Valentino and Sagittarius by Natalia Ginzburg (tr. Avril Bardoni)

In recent years, there has been something of a revival of interest in the Italian neorealist writer Natalia Ginzburg, driven by reissues of some of her novels and essays by Daunt Books and NRYB Classics. Valentino and Sagittarius are two separate yet related novellas from the 1950s, reissued together in one stylish edition from NYRB. Both stories deal with the messy business of family relationships, the tensions that arise when one person behaves selfishly at the expense of those around them. When viewed together, they highlight how foolhardy we can be, especially when investing all our hopes in a particular individual or venture – the fallout for the surrounding family members is often painful in the extreme.

Central to the first novella is Valentino, the much-fêted son of an impoverished family who have collectively sacrificed everything to invest in this young man’s education. The father, a retired school teacher, is convinced that Valentino is destined for great things, a belief borne out of a combination of pride and delusion. While the father dreams of a time when his son will be a famous doctor, Valentino himself is lazy, vain and self-absorbed, content to neglect his studies in favour of idle pursuits. It’s a situation typified by the following passage relayed by Caterina, the mild-mannered younger daughter of the family.

My father spent his days in the kitchen, dreaming and muttering to himself, fantasizing about the future when Valentino would be a famous doctor and attend medical congresses in the great capitals and discover new drugs and new diseases. Valentino himself seemed devoid of any ambition to become a man of consequence; in the house, he usually spent his time playing with a kitten or making toys for the caretaker’s children out of scraps of old material stuffed with sawdust… (p. 9)

One day, entirely out of the blue, Valentino announces his engagement to Maddalena, an older woman whose age and appearance cause consternation within the family. Gone are the teenage girlfriends of Valentino’s youth, only to be replaced by this unattractive yet wealthy woman whose looks are marred by her ‘hard, round eyes’ and noticeable facial hair. Catarina wonders how on earth she will explain the situation to her elder sister, Clara, who, despite being married with three children, still relies on her family for financial support.

It was not easy to explain to my sister Clara the turn that events had taken. That a woman had appeared with lashings of money and a moustache who was willing to pay for the privilege of marrying Valentino and that he had agreed; that he had left all the teenagers in berets behind him and was now shopping in town for sitting-room furniture with a woman who wore a sable coat. (p. 12)

Even though relations between Valentino’s mother and Maddalena are strained, the marriage goes ahead, prompting the family to get into debt over the wedding preparations – new clothes must be purchased to avoid losing face in front of Maddalena’s relatives, an expense Valentino’s father can ill afford. Unsurprisingly, Valentino remains largely blind to the impact of his actions on the rest of the family, preferring instead to squander Maddalena’s money on unnecessary luxuries.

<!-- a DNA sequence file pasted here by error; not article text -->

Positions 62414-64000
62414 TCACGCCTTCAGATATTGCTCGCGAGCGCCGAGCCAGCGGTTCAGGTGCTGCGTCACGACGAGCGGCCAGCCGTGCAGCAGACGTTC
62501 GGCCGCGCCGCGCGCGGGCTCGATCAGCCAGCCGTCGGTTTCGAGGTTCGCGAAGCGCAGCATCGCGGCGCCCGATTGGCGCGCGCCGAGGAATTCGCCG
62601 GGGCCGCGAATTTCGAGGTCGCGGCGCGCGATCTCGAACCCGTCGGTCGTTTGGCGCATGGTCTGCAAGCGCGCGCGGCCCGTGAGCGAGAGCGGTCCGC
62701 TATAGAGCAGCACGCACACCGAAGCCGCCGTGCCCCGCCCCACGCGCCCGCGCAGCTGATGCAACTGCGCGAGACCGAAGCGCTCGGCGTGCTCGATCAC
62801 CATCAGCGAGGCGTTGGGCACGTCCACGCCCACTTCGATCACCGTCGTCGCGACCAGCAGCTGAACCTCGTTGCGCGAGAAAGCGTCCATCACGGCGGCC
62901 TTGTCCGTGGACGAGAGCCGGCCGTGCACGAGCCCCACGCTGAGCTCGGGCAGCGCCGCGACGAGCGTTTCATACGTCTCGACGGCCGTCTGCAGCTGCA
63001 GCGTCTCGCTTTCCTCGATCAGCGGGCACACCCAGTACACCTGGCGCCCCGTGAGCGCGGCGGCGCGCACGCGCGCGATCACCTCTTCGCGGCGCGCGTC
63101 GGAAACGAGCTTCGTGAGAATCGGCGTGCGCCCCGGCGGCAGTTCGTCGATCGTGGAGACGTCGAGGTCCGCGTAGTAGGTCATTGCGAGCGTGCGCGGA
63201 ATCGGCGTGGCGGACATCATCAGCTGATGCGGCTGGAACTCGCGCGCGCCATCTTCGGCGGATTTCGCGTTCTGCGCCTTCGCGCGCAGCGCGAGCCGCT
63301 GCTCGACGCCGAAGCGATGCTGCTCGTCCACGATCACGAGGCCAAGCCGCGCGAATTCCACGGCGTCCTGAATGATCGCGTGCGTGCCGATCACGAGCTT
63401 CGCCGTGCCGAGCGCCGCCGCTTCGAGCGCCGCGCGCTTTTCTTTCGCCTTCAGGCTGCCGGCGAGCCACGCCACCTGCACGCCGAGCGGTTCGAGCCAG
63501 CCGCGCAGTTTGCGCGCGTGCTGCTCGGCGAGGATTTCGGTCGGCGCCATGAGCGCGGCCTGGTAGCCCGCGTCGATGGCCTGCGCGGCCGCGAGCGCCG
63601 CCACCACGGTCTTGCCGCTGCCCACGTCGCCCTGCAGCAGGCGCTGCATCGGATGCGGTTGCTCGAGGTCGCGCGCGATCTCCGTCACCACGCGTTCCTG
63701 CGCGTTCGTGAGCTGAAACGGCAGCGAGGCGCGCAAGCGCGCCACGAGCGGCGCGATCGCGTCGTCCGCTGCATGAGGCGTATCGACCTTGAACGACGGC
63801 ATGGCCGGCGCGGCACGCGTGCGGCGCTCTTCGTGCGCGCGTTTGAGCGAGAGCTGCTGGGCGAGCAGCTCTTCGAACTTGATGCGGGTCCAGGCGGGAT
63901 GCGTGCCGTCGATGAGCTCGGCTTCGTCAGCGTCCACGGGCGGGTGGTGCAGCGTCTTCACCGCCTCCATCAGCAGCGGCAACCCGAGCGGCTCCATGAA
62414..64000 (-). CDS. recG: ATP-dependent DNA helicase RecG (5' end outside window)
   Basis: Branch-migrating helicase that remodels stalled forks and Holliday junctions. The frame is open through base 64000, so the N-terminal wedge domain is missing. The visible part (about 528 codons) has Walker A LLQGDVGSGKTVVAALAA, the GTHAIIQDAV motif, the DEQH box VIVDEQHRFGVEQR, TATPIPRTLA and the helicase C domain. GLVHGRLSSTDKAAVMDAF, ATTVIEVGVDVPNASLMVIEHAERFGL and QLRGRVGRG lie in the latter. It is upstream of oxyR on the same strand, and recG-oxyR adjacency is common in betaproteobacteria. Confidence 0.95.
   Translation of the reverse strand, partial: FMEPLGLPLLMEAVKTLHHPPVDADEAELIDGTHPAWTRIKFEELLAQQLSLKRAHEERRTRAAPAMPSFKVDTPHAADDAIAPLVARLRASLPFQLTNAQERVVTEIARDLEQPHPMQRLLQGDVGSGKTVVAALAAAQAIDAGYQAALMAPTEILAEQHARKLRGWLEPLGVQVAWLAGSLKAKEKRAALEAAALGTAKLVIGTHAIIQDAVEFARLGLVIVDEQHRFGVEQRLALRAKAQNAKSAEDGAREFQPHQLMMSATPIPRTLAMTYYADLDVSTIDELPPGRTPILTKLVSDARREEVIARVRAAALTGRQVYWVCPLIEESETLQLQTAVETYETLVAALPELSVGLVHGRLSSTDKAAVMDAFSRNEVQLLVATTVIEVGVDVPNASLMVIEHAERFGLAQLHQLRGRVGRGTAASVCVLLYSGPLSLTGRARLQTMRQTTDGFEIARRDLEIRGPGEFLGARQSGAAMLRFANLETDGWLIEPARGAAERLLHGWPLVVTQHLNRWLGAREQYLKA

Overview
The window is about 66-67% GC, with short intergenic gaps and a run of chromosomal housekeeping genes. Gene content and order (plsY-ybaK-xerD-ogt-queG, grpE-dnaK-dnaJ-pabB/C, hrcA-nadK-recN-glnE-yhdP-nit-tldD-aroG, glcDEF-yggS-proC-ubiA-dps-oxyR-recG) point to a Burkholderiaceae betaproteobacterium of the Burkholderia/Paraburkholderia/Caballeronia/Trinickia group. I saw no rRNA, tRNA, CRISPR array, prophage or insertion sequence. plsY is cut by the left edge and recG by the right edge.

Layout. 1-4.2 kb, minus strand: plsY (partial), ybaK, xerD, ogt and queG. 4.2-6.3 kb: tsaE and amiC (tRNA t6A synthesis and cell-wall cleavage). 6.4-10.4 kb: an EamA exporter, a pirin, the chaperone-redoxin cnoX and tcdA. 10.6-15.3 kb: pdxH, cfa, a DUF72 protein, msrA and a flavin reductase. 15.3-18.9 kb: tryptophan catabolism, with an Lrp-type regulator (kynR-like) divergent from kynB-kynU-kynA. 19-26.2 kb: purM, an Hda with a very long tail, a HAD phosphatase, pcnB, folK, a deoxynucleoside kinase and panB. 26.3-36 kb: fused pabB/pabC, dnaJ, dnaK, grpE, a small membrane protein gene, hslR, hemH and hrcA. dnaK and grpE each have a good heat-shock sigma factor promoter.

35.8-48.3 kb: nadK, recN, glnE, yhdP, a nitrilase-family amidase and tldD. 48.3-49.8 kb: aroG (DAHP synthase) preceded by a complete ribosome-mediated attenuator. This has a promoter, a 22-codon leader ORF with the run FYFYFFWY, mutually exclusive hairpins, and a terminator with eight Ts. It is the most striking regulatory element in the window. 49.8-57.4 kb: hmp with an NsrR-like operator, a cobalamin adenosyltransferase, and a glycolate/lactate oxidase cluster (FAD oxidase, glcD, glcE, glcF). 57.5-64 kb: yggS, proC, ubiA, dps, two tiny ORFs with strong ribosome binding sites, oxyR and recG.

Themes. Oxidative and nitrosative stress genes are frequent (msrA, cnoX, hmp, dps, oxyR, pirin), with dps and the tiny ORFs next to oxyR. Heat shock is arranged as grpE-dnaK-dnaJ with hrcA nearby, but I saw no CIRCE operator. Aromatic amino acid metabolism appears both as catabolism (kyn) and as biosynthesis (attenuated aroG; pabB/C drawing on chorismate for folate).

When both her parents die in relatively quick succession, Caterina takes up residence with Valentino and Maddalena, promoting the story to take a couple of interesting turns – unexpected developments that would be unfair of me to reveal here. Ultimately though, we are left with a striking picture of Caterina, a young woman who has been taken for granted all her life, sacrificing her own happiness for her selfish, feckless brother; and yet, she manages to retain an underlying sense of loyalty to Valentino in spite of his many failings.

Interestingly, Sagittarius is also narrated by a daughter in a dysfunctional family; however, in this instance, it is the mother whose actions prove toxic and disruptive, rather than those of her children.

The narrator’s mother, whose name we never learn, is a bossy, self-absorbed widow who moves to the city in the hope of opening an art gallery frequented by cultured intellectuals. To help finance the move, the mother bullies her two sisters into a loan and then swiftly makes a nuisance of herself by interfering in the running of their china shop, much to the sisters’ dismay.

Her sisters dejectedly sought refuge in the stock-room, sighing as they listened to the imperious clatter of her high heels. Long familiarity had made words almost superfluous: a sigh told all. The two of them had been living together for more than twenty years in the dark, old shop frequented by a handful of regular customers, elderly ladies whom they regarded almost as friends and whom they would engage from time to time in little whispered conversations between the glove trays and the tea services. They were genteel and timid and dared not tell my mother that her presence disturbed and irritated them and that they were even a little ashamed of her, of her brusque manner and vulgar moth-eaten fur coat. (pp. 54–55)

Joining the mother in her new home in the suburbs are the narrator’s sister Giulia, who remains poorly following an earlier bout of scarlet fever, Giulia’s husband, Chaim Wesser, whom the mother dislikes intensely, a maid, Carmela, and a young relative, Constanza. While Chaim is a qualified doctor, he earns little in the city, lacking the resources to establish his own practice. The fact that Chaim is well-liked and caring counts for nothing in the eyes of his mother-in-law, a woman who has never considered him good enough for her daughter due to his lack of wealth and good looks.

With the possibility of acquiring a gallery seemingly out of reach, the mother considers herself to be the victim of some big injustice, choosing to blame others for the unfairness of the situation. Once again, Ginzburg captures the measure of this woman so effectively in her characteristically perceptive prose.

And when she compared her lively fantasies of the past with her monotonous existence, she felt herself to be the victim of some great injustice. She was unclear as to whom to blame for this injustice, but vaguely attributed it to her own lack of money, to Dr Wesser’s earning so little and to Giulia for having married him; and she became irritated with Carmela who was stupid and dirty and left her filthy aprons draped over the armchairs, and with Constanza who was extravagant with the jam, and with cousin Teresa who didn’t pay enough for her daughter’s keep. (p. 76)

Out of sheer desperation, the narrator’s mother latches onto a somewhat shabby woman named Scilla whom she meets at the hairdresser’s, viewing her as someone who might prove useful in the future. As luck would have it, Scilla appears willing to go into business with the mother, meaning those dreams of an art gallery or shop might finally come to fruition. However, there is something odd about Scilla, a nagging doubt that the narrator finds hard to figure out…